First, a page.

The estimated cost was so vast that it was commonly expressed in dollars – $4.5 billion was one suggested figure – since the corresponding amount in lire was of an order comprehensible only to astrophysicists. During the long decades when the Christian Democrats had ruled the country, no one had had any doubt into whose hands that money would go, not to mention the inevitable cost overruns and top-ups for unforeseen circumstances which would probably at least double the original estimate. Unfinished motorways, power plants built on hastily drained swamps and steel mills erected hundreds of kilometres from the nearest source of iron ore had been a commonplace at that period, but even the most brazen politicians backed off from the prospect of being seen to hand their friends and supporters the best part of one per cent of the country’s GNP. And so the bridge had never been built.
But in Aurelio Zen’s dream it had, and he was in the middle of it, speeding away from Sicily, back to the safety of the mainland. The bridge itself was not the graceful suspension span which the real-life engineers had designed, but a rusty old wrought-iron girder affair originally designed to carry a railway track, now fitted out with a makeshift roadway in the form of wooden planks. The car Zen was riding in was also a period piece, a huge pre-war convertible with bulgy cartoonish curves driven by a grim-looking uniformed chauffeur wearing aviator goggles. ‘This is a dangerous road,’ he muttered melodramatically. Zen took no notice. He was enjoying the bright sunlight, the invigorating breeze, the faint cries of the itinerant watermelon vendors on some distant beach.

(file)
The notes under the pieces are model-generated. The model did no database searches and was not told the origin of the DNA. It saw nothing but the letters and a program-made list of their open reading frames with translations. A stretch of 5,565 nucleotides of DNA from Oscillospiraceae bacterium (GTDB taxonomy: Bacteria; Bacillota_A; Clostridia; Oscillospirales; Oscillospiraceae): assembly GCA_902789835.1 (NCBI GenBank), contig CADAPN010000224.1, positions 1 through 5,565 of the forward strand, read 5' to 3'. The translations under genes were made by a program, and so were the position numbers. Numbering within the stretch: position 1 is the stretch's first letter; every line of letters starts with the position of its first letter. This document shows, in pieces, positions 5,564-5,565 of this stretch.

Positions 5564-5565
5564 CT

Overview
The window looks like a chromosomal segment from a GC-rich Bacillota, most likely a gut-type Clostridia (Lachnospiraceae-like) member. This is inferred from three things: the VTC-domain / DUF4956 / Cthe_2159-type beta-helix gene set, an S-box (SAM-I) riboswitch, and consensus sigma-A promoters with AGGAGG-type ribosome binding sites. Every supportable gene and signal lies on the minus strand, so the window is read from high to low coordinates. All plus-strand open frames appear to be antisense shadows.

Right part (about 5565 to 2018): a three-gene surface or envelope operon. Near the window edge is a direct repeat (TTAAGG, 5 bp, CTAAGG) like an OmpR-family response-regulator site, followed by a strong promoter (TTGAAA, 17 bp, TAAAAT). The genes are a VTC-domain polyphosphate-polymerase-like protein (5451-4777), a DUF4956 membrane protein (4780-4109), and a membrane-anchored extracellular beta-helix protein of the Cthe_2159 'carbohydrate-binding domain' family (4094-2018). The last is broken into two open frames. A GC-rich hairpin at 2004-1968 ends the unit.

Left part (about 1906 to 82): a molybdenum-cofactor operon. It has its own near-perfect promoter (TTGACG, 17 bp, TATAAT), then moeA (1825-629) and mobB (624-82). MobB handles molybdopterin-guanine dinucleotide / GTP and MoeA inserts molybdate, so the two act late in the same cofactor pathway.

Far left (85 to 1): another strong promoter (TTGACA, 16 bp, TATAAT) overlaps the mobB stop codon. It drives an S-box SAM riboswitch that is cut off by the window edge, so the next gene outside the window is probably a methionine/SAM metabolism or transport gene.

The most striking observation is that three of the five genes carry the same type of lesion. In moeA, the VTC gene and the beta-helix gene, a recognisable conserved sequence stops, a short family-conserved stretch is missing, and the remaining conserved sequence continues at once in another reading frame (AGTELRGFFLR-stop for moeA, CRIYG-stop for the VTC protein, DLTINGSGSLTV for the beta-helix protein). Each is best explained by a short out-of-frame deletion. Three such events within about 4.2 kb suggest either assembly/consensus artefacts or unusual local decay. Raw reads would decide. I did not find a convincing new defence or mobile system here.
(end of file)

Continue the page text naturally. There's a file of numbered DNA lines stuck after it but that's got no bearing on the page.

They were going so fast that when the gaping hole in the planking appeared dead ahead they were almost on top of it. There was no time to brake, so the driver accelerated and the car leapt the gap, landing on the very edge of the further side, its rear wheels dangling over the void. Zen and the driver scrambled out just as the vehicle tilted back and slid off the edge of the planking. It was only now that Zen realized that there had been a third person in the car all along, a young man sitting in the back seat. He was neatly dressed in a suit and tie and seemed perfectly calm. The only odd detail was that his chest and feet were bare.
But Zen had no time to think about this, for no sooner had the car disappeared than other cracks and cavities began to open up in the surface of the bridge. It had been designed to withstand an earthquake stronger than the one that had levelled Messina in 1908, but this one must have been stronger still. Whole sections went tumbling down into the water far below, until the only one remaining was the short length where Zen was perched, and it too was now growling and shuddering beneath his feet. But the cardinal rule of these dreams was that the hero always emerged unscathed, and at this point the director – clearly out of ideas about how to save him this time – brought the episode to an abrupt end. The screen went blank as Aurelio Zen woke up.